Banks say that regulations stemming from the housing bubble of 2008 are discouraging them from providing FHA loans and tightening lending. An FHA insured loan is a mortgage loan backed by the US Federal Housing Administration, which is provided by a FHA-approved lender. FHA insured loans are a type of federal assistance and have historically allowed lower income Americans to borrow money for the purchase of a home that they would not otherwise be able to afford. Criticism has stemmed from recent Department of Justice rulings and triple penalty fines issued by the government. JP Morgan Chase recently paid a $600 million fine on federal fines for originating $200 million in flawed FHA loans, but these banks are stating that unless clearer penalties and fines are discussed they might stop originating FHA loans altogether. “The real question to me is, should we be in the FHA business at all?” Jamie Dimon, CEO of JP Morgan Chase said. “And we’re still struggling with that.”
Dimon’s threat to stop FHA lending is meant to force regulators to shape the penalties more favorably for the banks. Currently, regulations have been severely tightened, and a minor underwriting error could possibly trigger the same penalty as massive fraud. Banks are under pressure to provide FHA mortgages to help meet federal laws requiring them to serve minority and low-income borrowers, but due to poor underwriting and the penalties associated banks are looking for a way out. The standoff is hurting the housing recovery and qualified, responsible lower-income borrowers as lenders tighten standards for FHA loans to avoid triggering the fines. Banks have important standards to reach when it comes to fair lending and the Community Reinvestment Act, under which they receive federal insurance. FHA helps them reach a more diverse group of borrowers that need access to credit. As John Taylor of the National Community Reinvestment Coalition states, “FHA accepts 3 percent down…Is Chase going to do 3 percent down [loans]? If he decides I’m not going to do FHA, does that mean his portfolio credit criteria are going to expand? The devil is in the details.”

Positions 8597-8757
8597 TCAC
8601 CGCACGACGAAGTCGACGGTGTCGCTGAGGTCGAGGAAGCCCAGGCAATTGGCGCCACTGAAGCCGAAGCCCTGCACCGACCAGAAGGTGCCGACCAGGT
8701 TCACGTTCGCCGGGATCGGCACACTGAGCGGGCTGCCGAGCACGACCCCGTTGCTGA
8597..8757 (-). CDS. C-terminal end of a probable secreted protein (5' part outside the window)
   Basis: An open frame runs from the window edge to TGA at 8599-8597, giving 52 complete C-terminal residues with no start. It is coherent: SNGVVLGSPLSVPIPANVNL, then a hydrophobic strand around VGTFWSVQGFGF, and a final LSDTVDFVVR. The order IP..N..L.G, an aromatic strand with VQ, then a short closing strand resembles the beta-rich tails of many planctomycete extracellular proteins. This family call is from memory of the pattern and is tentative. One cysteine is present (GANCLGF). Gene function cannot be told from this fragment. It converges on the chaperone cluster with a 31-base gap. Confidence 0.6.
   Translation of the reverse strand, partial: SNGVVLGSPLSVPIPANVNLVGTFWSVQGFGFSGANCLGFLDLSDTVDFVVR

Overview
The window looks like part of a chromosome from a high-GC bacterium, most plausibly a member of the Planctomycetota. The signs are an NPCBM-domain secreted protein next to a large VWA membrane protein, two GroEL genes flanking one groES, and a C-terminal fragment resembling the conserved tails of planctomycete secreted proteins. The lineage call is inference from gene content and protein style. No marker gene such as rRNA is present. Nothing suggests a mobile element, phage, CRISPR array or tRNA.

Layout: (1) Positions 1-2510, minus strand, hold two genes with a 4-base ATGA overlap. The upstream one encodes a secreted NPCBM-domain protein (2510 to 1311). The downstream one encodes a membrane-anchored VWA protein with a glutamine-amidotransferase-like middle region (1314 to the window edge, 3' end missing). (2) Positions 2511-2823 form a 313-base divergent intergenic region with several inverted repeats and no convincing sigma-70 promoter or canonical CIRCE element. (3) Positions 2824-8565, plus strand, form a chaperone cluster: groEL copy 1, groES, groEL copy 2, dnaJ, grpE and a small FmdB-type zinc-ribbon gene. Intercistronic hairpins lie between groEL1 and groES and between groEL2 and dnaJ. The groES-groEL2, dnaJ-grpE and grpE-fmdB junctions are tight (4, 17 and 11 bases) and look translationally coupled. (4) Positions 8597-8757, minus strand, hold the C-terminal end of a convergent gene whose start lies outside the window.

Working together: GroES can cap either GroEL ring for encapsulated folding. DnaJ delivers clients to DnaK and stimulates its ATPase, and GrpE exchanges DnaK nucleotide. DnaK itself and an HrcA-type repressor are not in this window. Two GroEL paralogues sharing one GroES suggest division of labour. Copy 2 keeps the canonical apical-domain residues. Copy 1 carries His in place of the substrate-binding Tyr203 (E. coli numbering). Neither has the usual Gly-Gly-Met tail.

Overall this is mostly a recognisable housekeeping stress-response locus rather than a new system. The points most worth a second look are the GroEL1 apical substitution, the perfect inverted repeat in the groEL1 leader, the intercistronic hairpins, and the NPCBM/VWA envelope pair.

A huge portion of the mortgages originated during the housing bubble were deeply flawed and poorly underwritten, typically filled with missing or falsified documents. And then we also had the issue of minority borrowers being targeted for much higher interest rates. As we get these things under control with better and more appropriate regulations, we also need to be concerned about credit access. It has been shown that homeownership education is a powerful resource that maximizes a borrower’s success, and when paired with targeted purchase assistance programs, can have a positive impact on a community. Credit access connected with good homebuyer education is one of the keys to a successful and thriving housing market that includes low-to-moderate income buyers.
Historically, banks have existed as entities founded on community development, a tool used to start small business and fund education, but recently they have strayed from this mission. Introduced by Councilmember Jack Evans, the Community Development Act seeks to leverage District funds to ensure the city’s financial institutions serve all of its residents. It is increasingly evident that financial institutions have strayed from their original mission; let’s ensure they get back on track!